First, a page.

The whole entourage landed downstairs for breakfast, which was nice enough.  It's now 8am Friday (5pm Thursday Pacific Time).  Breakfast was a vast array of local, seasonal fruits, along with the usual breakfast foods along the lines of American tastes, as well an assortment of local and other regions' foods (none of which the stubborn twit would try, of course... but if nothing else, he's consistent).  The period of 10am until 5pm was down time for napping (while others forced their ducks to slave over writing their own web pages). 

Come 6pm, the business at hand of a recruiting and hiring trip began.  Of course, the boy being all old and sleepy, woke up (by accident, I'm sure) at 5:55pm.  Needless to say, the trip to the function room was in haste.  They all did their presentations... or so I'm told.  The bald one left me in the room, which worked out well enough, as the bed had a down comforter on it, and hypocrisy aside, it was darn comfy.

After the fact, we dined in the Island Cafe on the ground floor, and then wandered up to Conway's, a little club place they had on the second floor.  I found that here, providing you have money, and can reach the bar (or, have someone place you on it), you'll be taken care of.  (Note: the place looked a LOT different with the lights off, at night.)  The band, Human Race (Philippines variety, not the Sweden name equivalent) was actually pretty good, which I guess surprised me because that's not always easily found in small bars (or so I'm told).  The drummer also did a very good version of Five for Fighting's Superman, by the by.  The night rolled on past 1:30am, which was universally established as the sleepy time.  Thus, we retired for the evening.


Day 2 - The Mission of the Trip (Saturday, 29 June)

The alarm sounded right at 6am (local / 3pm Friday Pacific Time), and after the boy managed to find clothes that didn't look horrible on him, we headed down to breakfast, and then the interviews.  As you'd probably expect, it was a long day -- the interviewing ran from 8am until after 6pm.  Hard to believe, but even by sitting in the "hot seat", I still can't get an interview with this company -- they just got up and left the room.  This, of course, was not unlike my unsuccessful bid to get hired there back in May 2001.  

After lingering in the lounge for a bit, we headed off to an evening meal.  Dinner was a brief affair at the Cheval Blanc (some sort of French restaurant within the hotel), and for some quacky reason, most everyone headed off to sleep by 10pm.  Party poopers.

(And yes, that stuff that looks like marble in all the hotel photos is marble.  Tons of it - literally - are throughout the hotel.  The lobby itself is wall-to-wall in marbe, and it's no small lobby.)


Day 3 - The Mission of the Trip Continued (Sunday, 30 June)

Again, the alarm sounded at 6am, except today we waddled down to the Business Center before breakfast to see what's up with the internet connection in the room (and to connect up just to check all of my duck fan mail, of which there is often volumes).  Not surprisingly, the explanation offered had nothing to do with the plug-in thingy having a bent pin... oh no... it's because there's no service on our floor.  Despite the fact that if we wiggled the plug or unbent the plug a bit, we were able to get a signal indicator on the connector.  Whatever.  We used 15 minutes of internet connectivity at a fee of 300 pesos, to be charged to the room.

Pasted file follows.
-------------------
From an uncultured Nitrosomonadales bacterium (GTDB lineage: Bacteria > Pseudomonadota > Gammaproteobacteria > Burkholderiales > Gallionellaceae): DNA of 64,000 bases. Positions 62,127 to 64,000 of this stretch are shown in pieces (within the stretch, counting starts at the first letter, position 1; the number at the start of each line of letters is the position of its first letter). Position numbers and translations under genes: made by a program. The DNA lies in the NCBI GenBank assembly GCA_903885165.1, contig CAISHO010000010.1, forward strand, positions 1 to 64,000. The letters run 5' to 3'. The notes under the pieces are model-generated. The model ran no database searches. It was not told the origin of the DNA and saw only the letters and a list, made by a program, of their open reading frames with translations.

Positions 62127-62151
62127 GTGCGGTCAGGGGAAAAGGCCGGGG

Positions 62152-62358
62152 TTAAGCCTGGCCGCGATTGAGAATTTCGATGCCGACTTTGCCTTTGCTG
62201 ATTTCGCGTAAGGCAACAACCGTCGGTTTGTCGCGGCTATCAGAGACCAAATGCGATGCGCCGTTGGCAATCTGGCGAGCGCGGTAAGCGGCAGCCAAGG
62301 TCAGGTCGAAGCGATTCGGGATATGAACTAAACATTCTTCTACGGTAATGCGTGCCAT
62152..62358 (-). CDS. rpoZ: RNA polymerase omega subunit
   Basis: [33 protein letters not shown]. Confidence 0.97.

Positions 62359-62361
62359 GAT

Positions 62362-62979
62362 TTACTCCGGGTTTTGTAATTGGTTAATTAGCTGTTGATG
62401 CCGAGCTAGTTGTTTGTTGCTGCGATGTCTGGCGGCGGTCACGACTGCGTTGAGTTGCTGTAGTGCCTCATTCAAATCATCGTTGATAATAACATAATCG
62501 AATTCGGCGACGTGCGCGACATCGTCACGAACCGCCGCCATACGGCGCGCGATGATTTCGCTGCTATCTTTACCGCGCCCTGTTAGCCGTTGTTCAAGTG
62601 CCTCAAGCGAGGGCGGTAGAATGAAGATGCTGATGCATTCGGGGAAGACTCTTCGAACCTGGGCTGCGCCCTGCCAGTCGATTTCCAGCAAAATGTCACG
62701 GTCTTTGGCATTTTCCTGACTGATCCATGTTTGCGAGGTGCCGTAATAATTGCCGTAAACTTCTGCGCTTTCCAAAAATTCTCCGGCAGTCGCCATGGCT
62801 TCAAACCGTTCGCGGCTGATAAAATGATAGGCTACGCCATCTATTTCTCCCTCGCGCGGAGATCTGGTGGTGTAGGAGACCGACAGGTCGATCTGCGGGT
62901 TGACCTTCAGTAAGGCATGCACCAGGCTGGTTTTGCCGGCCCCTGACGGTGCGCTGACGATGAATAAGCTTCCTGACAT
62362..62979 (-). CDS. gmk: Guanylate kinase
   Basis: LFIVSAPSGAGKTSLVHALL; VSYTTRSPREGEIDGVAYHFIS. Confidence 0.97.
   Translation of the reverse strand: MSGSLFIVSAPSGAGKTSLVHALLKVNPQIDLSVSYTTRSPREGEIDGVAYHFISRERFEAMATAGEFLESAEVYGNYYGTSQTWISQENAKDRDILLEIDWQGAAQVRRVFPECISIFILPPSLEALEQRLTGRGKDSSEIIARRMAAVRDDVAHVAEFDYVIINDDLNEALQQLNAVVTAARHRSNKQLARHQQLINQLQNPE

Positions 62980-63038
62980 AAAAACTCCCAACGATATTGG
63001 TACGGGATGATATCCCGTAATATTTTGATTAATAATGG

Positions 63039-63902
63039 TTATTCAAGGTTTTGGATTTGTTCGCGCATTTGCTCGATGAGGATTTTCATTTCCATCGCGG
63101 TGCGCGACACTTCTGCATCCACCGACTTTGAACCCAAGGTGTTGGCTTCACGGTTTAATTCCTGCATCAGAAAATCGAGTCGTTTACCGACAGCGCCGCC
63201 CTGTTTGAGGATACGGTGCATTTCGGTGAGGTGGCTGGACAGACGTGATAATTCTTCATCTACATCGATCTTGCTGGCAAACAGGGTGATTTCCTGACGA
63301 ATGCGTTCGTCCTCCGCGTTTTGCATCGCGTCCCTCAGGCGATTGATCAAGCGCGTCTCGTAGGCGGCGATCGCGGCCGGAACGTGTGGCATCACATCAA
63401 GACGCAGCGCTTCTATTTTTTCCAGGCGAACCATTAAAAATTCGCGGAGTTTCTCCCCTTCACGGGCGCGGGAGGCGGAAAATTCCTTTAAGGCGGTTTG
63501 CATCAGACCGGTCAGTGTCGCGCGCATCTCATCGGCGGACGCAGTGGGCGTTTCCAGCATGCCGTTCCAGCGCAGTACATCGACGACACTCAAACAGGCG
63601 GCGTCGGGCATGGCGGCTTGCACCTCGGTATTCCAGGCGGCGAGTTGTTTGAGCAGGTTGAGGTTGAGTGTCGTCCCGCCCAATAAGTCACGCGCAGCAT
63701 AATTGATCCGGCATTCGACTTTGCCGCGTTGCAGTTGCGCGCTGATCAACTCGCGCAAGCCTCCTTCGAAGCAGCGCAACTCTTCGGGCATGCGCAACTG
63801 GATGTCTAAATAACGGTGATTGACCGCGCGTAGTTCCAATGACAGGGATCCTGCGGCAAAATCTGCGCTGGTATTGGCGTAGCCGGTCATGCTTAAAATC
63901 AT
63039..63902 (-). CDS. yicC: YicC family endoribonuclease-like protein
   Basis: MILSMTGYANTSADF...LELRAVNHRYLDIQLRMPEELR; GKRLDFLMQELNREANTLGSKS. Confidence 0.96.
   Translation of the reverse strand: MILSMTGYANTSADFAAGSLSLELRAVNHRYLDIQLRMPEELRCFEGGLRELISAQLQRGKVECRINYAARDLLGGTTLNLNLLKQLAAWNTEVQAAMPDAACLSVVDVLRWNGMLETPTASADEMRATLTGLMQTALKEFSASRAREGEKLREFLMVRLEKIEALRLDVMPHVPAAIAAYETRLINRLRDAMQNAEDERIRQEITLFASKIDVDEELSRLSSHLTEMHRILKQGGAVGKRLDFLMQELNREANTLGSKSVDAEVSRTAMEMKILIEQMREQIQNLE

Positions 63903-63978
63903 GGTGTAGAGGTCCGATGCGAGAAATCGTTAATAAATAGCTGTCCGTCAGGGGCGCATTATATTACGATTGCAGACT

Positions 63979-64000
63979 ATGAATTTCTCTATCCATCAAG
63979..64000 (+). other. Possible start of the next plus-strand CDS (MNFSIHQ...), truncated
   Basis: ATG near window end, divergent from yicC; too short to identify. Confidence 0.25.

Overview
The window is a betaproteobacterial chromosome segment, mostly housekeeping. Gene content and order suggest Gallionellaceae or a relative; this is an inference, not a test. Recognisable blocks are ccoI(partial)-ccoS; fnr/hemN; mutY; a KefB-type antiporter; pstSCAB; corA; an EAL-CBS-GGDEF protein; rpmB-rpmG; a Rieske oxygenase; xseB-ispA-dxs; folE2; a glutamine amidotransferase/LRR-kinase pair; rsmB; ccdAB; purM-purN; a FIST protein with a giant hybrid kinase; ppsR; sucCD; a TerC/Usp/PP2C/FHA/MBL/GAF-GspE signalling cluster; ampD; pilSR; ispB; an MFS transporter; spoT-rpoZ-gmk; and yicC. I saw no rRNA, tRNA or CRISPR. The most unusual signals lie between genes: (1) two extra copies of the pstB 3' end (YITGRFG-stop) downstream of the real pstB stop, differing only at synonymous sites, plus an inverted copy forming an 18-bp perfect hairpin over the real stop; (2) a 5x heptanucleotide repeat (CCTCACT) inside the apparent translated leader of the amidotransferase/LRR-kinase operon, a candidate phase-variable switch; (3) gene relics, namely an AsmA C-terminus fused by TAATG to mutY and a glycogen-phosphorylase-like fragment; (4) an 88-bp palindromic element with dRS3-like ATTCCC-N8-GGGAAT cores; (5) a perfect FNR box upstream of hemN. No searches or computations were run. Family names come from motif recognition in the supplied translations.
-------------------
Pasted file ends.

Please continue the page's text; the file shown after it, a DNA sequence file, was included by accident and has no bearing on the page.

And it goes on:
Breakfast is now much of the norm.  The boy had his usual of steamed white rice, eggs, bacon, toast and apple juice.  I had crumbs... leading me to suspect I'm getting the short end of the stick on this one.  They started their interview things again around 8am, and plowed through until about 5:30pm, when I got to bear witness to a spirited discussion about who would best fit with which team.  (The conversation around who was and wasn't still in the running was hashed out promptly after each interview ended.)  By 6pm, we emerged with a plan, a team, and an expectation that we'd be meeting with their 15 new hires at 6pm tomorrow. 

And with a little help -- not from the bald guy, of course -- I got to have my photo taken next to the hotel's bomb-sniffing dog.  Cool, huh?  This little pup is brought to the luggage of guests checking in to make sure all is well.

Then off to dinner.  Chinese was the preference, despite the boy's reservation about being fussy, and my long-standing objection to any serving portions that involve the death of a duck.  There was no duck.  There was, however, a chicken who didn't fare as well.  (If you are missing it, about an inch (3cm) past my beak is the beak of an ill-fated flightless dinner-served fowl.  Apparently, though, it's a dining treat, so when in Rome...  Much can be said for the century egg, which is just what you'd think -- an egg that is purported to be 100 years old.  The brave members of the boy's travel party (which means everyone but the boy, standing behind the camera) tried this delight, with some interesting looks after popping that little gem into their mouths.